China reports 2 new cases of H5N6 bird flu in humans

Two more people in mainland China have been tested positive for H5N6 bird flu, raising the number of reported cases this month to eight, officials said. A recent increase in human cases has led to calls for increased surveillance.

The Hong Kong Ministry of Health said in a statement that it had been notified of two more cases in people in Sichuan and Zhejiang provinces. Both cases took place earlier this month but were not immediately made public by local officials.

The first case, a 68-year-old man from Langzhong in Sichuan province, fell ill on January 3 and was taken to a local hospital the next day, where he remains in critical condition. There was no information on how he could have been infected.

The second case, a 55-year-old woman from Hangzhou in Zhejiang province, fell ill on January 6 after exposure to slaughtered poultry. She was admitted to an area hospital on January 9 and remains in critical condition.

Only 67 people have been infected with H5N6 bird flu since the first confirmed case in 2014, but more than half of them were reported during the last 6 months. Eight cases, including two deaths, have been reported so far this year.

Click here for a list of all human cases to date.

H5N6 bird flu is known to cause serious illness in people of all ages and has killed nearly half of those infected, according to the WHO. There are no confirmed cases of human-to-human transmission, but one woman who tested positive last year refused to have contact with live poultry.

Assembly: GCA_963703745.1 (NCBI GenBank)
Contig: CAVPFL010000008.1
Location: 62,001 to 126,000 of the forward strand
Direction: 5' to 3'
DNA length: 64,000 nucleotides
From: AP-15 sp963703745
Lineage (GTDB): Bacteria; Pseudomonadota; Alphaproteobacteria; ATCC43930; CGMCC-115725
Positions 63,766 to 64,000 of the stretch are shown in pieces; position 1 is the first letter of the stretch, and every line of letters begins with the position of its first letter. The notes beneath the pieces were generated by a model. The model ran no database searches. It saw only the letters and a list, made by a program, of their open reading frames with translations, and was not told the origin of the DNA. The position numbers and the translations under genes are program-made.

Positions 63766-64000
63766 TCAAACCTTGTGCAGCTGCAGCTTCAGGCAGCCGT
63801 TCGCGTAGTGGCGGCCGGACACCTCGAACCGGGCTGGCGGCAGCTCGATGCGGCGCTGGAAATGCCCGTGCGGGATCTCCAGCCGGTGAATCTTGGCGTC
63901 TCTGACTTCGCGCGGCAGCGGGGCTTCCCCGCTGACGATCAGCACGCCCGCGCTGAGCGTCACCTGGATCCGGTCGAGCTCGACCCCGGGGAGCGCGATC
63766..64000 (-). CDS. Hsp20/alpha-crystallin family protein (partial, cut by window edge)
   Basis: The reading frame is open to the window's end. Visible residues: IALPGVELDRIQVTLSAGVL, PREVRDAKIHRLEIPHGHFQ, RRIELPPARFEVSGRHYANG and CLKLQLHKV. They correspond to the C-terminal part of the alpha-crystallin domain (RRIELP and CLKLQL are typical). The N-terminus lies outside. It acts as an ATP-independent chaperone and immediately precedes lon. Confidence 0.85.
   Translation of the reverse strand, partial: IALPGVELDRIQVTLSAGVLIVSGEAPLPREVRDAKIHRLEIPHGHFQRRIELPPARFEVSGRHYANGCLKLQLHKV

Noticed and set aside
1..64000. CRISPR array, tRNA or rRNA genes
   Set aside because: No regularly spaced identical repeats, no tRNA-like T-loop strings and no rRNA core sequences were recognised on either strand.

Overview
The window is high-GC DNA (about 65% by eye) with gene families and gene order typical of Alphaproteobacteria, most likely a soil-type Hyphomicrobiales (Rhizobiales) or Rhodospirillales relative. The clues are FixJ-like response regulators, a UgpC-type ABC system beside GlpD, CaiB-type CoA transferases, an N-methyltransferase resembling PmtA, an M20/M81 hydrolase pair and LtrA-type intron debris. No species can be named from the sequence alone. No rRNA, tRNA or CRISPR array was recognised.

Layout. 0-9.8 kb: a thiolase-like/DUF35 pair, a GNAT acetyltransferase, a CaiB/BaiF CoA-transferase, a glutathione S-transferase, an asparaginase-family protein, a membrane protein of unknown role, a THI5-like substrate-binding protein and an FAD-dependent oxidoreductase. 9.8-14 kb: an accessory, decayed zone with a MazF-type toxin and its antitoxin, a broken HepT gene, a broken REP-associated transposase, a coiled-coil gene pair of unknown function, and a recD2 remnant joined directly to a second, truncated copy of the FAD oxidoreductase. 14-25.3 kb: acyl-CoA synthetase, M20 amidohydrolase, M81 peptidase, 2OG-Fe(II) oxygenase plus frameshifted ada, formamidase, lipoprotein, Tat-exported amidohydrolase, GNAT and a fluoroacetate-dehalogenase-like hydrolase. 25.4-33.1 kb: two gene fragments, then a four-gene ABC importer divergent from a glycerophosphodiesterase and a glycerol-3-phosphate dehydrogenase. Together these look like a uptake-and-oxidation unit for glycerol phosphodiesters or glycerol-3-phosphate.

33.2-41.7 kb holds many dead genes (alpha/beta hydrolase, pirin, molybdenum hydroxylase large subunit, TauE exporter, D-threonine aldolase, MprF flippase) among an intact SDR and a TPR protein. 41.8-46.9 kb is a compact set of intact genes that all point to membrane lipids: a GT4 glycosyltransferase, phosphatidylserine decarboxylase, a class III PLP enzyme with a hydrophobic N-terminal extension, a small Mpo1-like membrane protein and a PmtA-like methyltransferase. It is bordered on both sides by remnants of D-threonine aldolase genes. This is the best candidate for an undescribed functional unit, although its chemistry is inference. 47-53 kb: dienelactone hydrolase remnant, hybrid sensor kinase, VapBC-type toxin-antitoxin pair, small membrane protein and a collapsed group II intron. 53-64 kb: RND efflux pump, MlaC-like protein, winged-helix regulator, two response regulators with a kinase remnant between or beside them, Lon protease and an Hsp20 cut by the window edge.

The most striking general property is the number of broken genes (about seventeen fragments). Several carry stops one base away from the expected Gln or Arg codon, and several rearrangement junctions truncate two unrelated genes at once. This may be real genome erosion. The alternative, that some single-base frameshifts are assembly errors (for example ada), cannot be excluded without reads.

“The growing trend of infection in humans with avian influenza virus has become a major public health problem that can not be ignored,” said researchers in a study published by China’s Center for Disease Control in September. The study highlighted several mutations in two recent cases of H5N6 bird flu.

Thijs Kuiken, professor of comparative pathology at Erasmus University Medical Center in Rotterdam, expressed concern about the growing number of cases. “It could be that this variant is a little more contagious (to humans) … or there may be more of this virus in poultry at the moment, which is why more people are getting infected,” Kuiken told Reuters in October.

Earlier that month, a WHO spokesman said the risk of human-to-human transmission remained low because H5N6 has not achieved the capability for sustained human-to-human transmission. But the spokesman added that increased surveillance was “quickly required” to better understand the growing number of human cases.

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